90 ECTS credits including courses in genetics 15 ECTS credits, molecular genetics 15 ECTS credits, as well as immunology or plant cell and molecular biology 15 ECTS credits. Swedish for basic eligibility for higher education programmes and English B/6. Requirements for Swedish only apply if the course is held in Swedish.
Form of instruction
The course consists of lectures, flipped class room sessions (where students watch pre-recorded lectures and discuss these during dedicated teaching time), group discussion and debate sessions and student-led learning sessions to revise course content. There are two computer lab sessions to provide hands-on experience of processing and analysing sequencing and gene expression data.
Literature There is no textbook for this course. Relevant literature is provided during the course including links to further reading for each lecture and specific papers to be used for group discussion sessions. Links to other media, including lecture and conference videos and information resources are provided as required.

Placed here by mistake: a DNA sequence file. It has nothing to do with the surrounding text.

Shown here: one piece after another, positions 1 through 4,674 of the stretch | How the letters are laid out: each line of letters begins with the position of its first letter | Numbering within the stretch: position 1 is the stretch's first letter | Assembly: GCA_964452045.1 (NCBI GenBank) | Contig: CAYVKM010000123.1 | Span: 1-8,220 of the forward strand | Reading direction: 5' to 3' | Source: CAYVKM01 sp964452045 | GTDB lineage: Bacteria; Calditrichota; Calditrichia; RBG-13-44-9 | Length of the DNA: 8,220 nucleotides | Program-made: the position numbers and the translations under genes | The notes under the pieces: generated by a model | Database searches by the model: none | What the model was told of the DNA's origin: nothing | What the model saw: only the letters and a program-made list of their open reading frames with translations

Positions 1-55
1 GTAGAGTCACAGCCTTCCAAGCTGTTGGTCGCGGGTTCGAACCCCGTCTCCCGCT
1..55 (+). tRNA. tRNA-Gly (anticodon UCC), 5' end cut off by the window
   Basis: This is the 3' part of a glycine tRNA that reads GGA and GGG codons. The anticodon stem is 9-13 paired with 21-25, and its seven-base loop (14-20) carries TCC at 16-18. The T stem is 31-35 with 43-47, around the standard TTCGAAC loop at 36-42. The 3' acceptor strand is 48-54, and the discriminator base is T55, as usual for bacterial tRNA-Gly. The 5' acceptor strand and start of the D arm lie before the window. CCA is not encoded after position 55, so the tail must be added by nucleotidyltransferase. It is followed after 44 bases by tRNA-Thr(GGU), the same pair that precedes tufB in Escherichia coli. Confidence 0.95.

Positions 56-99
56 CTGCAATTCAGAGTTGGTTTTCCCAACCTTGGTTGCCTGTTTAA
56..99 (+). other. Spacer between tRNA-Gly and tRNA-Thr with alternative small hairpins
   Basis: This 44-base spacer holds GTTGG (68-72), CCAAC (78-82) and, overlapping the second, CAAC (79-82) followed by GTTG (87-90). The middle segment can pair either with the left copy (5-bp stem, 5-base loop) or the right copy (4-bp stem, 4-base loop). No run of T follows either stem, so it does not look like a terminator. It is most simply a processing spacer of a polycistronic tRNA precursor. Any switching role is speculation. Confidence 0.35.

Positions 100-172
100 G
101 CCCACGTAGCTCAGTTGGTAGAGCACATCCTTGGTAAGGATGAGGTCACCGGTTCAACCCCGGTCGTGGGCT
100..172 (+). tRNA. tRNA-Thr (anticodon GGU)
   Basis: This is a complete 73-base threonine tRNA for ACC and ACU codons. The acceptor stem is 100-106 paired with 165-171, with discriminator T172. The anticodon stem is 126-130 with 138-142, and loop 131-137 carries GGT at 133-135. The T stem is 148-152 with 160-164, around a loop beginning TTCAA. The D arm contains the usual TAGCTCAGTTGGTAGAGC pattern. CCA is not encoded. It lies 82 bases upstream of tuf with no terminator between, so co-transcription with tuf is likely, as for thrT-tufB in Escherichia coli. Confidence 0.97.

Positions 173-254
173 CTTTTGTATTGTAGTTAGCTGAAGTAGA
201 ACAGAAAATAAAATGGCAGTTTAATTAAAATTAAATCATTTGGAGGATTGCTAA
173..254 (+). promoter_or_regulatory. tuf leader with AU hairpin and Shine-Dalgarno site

Modes of assessmentThe ELOs will be assessed using Student led course content revision sessions, paper discussions and debates. Students will present a summary of research papers assigned as group reading exercises, debate ethical issues and contribute to student-led content revision sessions. Each session is graded U/G on the basis of individual short reflective texts. A G grade in all is required. If a student fails any component(s), this will be re-examined in an oral exam between the student and the course examiner. (ELOs 3,4,8). A final summary grade of G/U will be awarded for this component of the course, with a G requiring a G grade for all graded sessions. Short written summary of computer lab session results. Graded U/G. (ELO 3). Final hall exam consisting of short answer questions to test knowledge of specific ELOs (10 questions) and two long answer essay questions to test understanding and integration across ELOs. Each short answer question is marked as G or U (ELOs 1,2,3,6,7) and the short answer section is graded VG - 7+ passes, G - 5+ passes or U - fewer than 5 Gs. Each long-answer essay question is graded as VG, G or U (ELOs 2,3,4,5,7). A single grade for the exam is then determined as VG) 2+VG, G) any other combination of VG/G, U) U in any component.